A bespoke visit from two Arabian horses brought back cherished memories for a resident at Claremont Court who spent her childhood caring for the animals.
The team at the home on Harts Gardens, which recently won the Dementia Care Award for the South East Region at the Great British Care Awards, arranged the visit for Anne Griffiths as part of their memory tree initiative – which aims to reunite residents with the things they love in life.
The 75-year-old grew up caring for and riding horses at a farm near her childhood home in Truro
Lifestyle coordinator, Cheryll Hayman, who is also a lover of horses, arranged for two Arabian show horses to visit the residents in the home’s garden.
“We always want to get to know our residents on a personal level and to find out all their likes and dislikes. Anne’s love of horses was one of the key things her family shared about her when she first moved in with us,” she said.
“Being a horsey person myself, I reached out to a friend who looks after some beautiful horses and asked her if she would bring them into our home for Anne to meet them.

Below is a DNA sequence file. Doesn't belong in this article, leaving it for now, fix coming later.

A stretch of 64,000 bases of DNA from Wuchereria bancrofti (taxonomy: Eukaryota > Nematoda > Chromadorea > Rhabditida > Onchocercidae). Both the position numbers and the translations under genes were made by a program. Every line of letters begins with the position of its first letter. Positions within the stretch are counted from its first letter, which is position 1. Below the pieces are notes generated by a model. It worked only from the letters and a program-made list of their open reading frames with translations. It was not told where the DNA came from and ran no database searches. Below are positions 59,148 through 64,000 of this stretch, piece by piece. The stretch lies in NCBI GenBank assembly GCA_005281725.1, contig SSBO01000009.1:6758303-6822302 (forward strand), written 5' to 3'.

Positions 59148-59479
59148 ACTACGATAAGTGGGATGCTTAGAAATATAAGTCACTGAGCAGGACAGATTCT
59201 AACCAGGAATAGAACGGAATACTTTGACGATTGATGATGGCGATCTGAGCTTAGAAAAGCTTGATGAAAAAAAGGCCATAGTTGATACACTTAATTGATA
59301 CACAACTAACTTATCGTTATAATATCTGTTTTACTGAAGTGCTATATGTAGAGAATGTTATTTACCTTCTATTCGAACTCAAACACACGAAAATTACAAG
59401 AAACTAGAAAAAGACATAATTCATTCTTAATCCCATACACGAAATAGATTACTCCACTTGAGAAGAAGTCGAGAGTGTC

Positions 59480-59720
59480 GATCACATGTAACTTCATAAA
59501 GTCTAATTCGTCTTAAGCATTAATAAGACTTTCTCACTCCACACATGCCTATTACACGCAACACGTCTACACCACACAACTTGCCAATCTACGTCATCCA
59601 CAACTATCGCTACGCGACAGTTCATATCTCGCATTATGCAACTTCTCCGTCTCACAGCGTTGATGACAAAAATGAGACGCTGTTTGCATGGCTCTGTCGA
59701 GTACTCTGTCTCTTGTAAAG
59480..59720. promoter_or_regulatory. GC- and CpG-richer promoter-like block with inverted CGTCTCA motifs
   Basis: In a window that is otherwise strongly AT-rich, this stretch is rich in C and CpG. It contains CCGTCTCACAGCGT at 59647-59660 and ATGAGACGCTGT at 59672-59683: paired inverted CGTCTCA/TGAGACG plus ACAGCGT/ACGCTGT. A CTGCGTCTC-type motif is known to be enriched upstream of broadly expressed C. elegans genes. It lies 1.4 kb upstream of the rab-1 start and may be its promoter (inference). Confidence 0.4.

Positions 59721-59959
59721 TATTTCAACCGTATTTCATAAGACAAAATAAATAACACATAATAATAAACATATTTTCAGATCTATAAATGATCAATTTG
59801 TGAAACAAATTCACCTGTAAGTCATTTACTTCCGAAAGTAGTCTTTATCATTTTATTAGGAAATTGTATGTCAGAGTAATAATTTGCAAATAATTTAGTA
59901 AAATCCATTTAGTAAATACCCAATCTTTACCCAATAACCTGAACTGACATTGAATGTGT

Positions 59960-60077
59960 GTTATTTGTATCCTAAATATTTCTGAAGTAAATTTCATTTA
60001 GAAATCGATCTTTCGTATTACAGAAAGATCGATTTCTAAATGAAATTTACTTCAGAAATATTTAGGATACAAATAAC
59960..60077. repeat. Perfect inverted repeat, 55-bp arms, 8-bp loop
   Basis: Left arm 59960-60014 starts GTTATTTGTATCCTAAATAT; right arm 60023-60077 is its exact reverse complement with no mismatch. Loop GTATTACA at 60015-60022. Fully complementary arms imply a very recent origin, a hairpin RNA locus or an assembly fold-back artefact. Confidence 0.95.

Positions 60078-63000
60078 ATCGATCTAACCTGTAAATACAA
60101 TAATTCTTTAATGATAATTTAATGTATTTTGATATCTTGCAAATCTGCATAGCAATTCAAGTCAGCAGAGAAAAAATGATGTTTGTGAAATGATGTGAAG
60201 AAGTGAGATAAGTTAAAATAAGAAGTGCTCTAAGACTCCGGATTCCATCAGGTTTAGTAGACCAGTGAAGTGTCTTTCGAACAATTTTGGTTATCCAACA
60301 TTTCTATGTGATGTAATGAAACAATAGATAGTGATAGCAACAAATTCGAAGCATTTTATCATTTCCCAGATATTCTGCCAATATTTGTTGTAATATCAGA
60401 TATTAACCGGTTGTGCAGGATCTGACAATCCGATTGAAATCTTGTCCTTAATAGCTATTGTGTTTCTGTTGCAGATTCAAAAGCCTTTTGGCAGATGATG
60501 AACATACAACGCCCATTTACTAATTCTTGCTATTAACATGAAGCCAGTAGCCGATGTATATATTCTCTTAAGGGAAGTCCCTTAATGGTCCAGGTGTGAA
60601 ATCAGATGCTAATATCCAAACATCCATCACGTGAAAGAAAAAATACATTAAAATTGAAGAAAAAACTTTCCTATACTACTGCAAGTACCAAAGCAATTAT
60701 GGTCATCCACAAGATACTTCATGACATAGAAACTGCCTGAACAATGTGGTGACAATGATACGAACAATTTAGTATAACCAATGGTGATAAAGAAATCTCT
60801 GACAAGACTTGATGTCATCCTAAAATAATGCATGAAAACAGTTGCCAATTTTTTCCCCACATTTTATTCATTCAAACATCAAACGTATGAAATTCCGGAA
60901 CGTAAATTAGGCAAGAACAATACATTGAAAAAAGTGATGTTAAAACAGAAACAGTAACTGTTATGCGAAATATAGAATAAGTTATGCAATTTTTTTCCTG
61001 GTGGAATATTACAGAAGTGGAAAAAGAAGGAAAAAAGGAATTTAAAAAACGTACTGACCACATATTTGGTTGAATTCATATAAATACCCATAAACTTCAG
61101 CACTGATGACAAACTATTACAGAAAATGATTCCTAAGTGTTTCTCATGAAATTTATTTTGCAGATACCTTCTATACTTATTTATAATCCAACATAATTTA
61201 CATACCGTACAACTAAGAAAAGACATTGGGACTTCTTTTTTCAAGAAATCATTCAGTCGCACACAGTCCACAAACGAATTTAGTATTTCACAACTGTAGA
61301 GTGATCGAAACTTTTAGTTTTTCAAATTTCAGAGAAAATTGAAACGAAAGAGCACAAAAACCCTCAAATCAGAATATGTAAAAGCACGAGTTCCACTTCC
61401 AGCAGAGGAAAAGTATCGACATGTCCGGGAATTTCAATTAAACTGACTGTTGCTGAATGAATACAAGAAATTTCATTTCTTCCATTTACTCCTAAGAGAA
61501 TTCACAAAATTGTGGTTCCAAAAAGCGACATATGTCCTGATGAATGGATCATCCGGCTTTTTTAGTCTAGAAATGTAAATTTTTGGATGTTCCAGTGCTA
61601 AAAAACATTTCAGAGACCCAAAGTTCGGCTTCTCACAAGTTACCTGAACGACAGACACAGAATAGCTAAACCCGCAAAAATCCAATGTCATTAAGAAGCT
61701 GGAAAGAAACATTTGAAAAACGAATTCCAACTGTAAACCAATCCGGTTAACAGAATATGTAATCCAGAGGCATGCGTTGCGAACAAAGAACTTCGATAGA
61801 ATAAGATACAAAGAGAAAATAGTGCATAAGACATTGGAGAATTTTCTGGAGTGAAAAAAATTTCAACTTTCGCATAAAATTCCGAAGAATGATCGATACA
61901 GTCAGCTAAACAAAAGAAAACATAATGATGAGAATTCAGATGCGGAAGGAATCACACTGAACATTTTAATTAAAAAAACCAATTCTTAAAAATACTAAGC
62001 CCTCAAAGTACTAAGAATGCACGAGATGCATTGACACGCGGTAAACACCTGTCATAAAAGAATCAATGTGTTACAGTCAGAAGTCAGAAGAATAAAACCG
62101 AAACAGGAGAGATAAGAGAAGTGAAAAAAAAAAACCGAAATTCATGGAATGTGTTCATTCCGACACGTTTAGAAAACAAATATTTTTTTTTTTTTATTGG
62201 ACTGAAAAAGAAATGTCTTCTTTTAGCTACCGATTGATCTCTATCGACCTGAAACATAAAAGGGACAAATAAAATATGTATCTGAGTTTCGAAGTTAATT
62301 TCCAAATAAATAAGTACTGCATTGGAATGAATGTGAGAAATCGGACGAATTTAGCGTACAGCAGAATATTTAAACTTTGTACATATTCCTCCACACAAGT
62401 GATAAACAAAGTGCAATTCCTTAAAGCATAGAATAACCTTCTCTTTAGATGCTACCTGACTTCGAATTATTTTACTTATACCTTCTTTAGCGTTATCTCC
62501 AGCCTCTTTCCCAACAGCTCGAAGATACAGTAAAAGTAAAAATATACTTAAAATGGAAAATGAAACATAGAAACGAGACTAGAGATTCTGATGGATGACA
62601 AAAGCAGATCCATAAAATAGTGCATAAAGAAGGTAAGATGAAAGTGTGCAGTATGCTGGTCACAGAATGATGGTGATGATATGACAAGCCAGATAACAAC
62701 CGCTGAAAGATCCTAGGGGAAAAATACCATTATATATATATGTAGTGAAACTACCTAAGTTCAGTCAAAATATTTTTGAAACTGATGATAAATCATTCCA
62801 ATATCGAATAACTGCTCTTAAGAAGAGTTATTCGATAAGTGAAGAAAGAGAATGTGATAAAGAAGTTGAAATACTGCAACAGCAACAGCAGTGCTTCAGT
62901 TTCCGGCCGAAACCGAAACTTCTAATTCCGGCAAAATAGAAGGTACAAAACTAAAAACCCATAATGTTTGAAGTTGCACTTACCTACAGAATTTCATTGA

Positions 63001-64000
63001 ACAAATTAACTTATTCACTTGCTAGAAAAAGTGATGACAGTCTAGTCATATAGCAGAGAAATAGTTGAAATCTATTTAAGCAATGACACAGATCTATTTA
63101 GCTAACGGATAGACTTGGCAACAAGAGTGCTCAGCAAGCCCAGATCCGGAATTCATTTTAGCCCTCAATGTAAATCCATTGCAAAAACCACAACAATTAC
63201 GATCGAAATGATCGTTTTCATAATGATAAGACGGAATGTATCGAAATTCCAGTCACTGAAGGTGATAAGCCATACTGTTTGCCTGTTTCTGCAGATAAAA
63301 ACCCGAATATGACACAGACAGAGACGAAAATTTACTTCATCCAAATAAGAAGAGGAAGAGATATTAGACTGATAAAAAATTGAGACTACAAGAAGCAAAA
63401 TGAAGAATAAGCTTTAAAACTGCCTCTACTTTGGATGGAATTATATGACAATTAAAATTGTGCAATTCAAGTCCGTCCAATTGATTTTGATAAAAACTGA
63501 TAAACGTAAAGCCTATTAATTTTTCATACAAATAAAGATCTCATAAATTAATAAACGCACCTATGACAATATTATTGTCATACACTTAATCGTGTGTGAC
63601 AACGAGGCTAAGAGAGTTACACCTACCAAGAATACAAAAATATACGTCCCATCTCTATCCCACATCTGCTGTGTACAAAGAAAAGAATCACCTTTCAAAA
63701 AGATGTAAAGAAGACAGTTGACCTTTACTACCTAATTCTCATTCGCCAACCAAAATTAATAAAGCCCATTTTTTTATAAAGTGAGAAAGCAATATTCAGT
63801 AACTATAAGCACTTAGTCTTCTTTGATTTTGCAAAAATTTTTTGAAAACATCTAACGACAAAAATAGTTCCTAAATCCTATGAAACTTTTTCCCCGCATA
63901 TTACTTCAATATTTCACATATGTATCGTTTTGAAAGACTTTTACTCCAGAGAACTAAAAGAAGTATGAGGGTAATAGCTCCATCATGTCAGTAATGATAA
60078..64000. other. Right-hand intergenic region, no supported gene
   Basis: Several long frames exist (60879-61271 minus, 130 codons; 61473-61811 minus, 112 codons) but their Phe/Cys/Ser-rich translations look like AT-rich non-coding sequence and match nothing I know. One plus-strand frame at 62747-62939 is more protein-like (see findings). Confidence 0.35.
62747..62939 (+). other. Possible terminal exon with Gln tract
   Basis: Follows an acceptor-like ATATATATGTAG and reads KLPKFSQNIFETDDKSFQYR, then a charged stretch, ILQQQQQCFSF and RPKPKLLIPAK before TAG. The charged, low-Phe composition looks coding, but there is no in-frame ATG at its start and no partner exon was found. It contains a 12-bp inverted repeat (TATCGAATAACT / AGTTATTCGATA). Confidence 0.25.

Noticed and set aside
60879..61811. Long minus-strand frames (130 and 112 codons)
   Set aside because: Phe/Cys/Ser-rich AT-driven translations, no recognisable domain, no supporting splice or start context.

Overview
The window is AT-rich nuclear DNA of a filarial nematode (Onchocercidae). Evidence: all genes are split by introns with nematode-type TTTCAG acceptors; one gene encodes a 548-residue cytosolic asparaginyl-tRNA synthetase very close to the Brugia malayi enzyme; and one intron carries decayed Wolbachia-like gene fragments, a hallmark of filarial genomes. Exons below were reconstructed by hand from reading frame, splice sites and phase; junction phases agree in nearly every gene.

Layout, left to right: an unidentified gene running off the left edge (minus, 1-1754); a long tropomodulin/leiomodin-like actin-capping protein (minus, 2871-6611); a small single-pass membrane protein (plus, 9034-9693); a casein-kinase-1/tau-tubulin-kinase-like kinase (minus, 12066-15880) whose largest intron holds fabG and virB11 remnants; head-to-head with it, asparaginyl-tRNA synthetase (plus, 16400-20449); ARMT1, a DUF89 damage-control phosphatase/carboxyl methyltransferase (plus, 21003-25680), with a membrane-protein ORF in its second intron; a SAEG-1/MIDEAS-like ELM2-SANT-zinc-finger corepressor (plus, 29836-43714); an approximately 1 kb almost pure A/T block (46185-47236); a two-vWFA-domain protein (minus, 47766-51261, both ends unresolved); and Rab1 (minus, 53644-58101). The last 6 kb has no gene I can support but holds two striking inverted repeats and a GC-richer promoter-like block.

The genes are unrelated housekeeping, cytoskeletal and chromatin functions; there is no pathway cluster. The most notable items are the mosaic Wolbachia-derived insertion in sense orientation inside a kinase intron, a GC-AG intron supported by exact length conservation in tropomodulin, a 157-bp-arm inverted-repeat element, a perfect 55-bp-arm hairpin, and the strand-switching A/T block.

“Seeing the smile on Anne’s face when she saw the horses was wonderful and doing things like this for the residents is what it’s all about. It was clear how much it meant to her and she was noticeably happy for the days after the visit.”
While the meet-and-greet was arranged specifically for Anne, the home was able to include the other residents making it a fun experience for everyone.
Cheryll added: “The other residents loved it! It was a new experience for some but meeting a horse in their own back garden was probably a new experience for everyone.”
The horses who visited are descended from horses owned by Dubai’s ruling royal family, who operate the Godolphin thoroughbred stables that have bred and trained almost 300 group one winners across the world.
Anne was able to stroke and feed the horses, as were other residents, at the 57-bed home, which caters exclusively for people living with dementia and complex dementia.
“We pride ourselves on having a refreshing approach to dementia care and we really focus on what the residents can do rather than on what they can’t do,” care home manager, Karen Byres, explained.
“We were so pleased to be able to do this for Anne and while her dementia means she isn’t able to say how she’s feeling, the look on her face told us everything. It was really special and to see her smiling when the horses arrived was just wonderful.”